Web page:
- For a program of fewer than 50 pages, the deposit is a copy of the entire program
- Possible to block out portions of source code that contain trade secrets with either submission
What is Copyright Infringement?
- Test: (1) Ownership and (2) Copying without authorization
- If owner/plaintiff cannot show actual copying, must prove
- Defendant had access to copyrighted work and
- Infringing work is “substantially similar” to protected elements of copyrighted work that are original
- Direct infringers who do copying liable for damages and also “vicarious” infringers who direct and have financial interest in infringement and “contributory” infringers who induce and add to infringement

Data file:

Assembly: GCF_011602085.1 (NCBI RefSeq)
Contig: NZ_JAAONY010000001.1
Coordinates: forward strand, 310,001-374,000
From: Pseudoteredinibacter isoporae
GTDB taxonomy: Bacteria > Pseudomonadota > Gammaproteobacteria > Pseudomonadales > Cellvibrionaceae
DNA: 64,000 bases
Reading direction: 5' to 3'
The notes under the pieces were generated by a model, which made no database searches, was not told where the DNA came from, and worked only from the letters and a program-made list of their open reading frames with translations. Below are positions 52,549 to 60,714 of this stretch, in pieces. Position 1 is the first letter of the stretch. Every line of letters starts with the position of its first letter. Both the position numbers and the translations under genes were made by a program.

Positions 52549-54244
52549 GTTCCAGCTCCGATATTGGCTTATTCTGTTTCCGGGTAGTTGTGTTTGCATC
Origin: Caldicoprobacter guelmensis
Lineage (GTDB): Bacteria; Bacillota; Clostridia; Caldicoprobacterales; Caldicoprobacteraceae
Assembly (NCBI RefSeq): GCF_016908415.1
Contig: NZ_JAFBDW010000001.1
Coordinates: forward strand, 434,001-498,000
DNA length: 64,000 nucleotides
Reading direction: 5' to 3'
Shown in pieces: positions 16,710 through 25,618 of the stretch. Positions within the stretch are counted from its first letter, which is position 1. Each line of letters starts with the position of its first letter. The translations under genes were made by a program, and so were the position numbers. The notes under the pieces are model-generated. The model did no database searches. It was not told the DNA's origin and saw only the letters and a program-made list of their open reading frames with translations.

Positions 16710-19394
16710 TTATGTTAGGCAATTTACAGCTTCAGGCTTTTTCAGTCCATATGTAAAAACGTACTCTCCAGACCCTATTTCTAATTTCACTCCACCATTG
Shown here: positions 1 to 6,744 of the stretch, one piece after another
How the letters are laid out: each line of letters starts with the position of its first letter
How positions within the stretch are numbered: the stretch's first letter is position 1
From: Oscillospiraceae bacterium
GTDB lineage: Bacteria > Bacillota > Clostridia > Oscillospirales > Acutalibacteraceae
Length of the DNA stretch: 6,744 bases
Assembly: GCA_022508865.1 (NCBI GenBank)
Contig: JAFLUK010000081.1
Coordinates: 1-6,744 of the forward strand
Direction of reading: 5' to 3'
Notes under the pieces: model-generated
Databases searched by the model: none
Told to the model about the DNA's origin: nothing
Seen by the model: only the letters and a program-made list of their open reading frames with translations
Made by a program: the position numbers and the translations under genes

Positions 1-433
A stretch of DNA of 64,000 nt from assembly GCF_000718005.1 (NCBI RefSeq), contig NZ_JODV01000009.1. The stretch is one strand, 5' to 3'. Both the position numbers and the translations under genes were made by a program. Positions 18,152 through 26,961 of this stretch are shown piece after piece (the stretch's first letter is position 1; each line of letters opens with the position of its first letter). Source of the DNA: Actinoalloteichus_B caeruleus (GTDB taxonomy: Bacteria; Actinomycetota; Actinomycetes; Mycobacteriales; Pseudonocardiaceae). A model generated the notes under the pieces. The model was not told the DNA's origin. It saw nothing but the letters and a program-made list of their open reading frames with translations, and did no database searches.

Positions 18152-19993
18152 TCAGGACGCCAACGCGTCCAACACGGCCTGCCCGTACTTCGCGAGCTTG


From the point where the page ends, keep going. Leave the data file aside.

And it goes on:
- What Remedies are available?
- Injunctive relief
- Actual damages and profits
- Statutory damages
- Attorney’s fees
Defenses to Claim of Infringement:
- Statute of limitations – 3 years after claim accrued
- License to use
- Substantial similarity unmet in quality or quantity – de minimus
- Substantial similarity limited to unprotected elements of work
- Fair use defense
- 6 uses: criticism, comment, news reporting teaching scholarship, research
- Balancing Factors test
- Character of use made by infringer
- Nature of copyrighted work infringed
- Amount and substantially of use made
- Effect of use on market value of copyrighted work
Robert A. Adelson, Esq., Boston, MA: Corporate, Tax and IP Attorney: